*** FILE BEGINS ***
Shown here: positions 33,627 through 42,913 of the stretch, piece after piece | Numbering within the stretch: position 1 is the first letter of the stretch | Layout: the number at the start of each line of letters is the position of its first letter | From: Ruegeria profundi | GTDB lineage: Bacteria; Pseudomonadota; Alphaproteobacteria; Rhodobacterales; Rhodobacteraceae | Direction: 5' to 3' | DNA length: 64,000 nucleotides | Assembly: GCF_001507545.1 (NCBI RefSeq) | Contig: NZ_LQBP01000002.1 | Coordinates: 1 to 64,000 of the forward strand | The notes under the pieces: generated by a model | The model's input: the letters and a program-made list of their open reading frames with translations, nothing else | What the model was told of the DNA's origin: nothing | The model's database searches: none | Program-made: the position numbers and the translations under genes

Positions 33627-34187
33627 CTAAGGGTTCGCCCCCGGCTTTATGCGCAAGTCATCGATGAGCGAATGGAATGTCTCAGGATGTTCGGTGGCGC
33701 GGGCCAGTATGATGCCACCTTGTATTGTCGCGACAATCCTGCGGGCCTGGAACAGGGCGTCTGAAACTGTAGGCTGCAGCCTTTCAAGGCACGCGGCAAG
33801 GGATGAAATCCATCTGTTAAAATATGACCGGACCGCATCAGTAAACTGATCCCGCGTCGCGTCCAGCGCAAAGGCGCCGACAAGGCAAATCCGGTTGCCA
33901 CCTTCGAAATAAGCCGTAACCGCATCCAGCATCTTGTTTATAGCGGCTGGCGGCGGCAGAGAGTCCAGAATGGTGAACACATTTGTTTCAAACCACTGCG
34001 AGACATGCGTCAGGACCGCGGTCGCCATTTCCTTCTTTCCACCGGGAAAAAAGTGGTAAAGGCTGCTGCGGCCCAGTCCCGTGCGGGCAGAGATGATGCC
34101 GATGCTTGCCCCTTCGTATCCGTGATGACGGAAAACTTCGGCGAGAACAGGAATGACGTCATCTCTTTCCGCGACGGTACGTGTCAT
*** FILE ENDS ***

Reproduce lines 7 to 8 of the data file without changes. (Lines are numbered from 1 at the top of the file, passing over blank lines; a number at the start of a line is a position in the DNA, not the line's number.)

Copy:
34001 AGACATGCGTCAGGACCGCGGTCGCCATTTCCTTCTTTCCACCGGGAAAAAAGTGGTAAAGGCTGCTGCGGCCCAGTCCCGTGCGGGCAGAGATGATGCC
34101 GATGCTTGCCCCTTCGTATCCGTGATGACGGAAAACTTCGGCGAGAACAGGAATGACGTCATCTCTTTCCGCGACGGTACGTGTCAT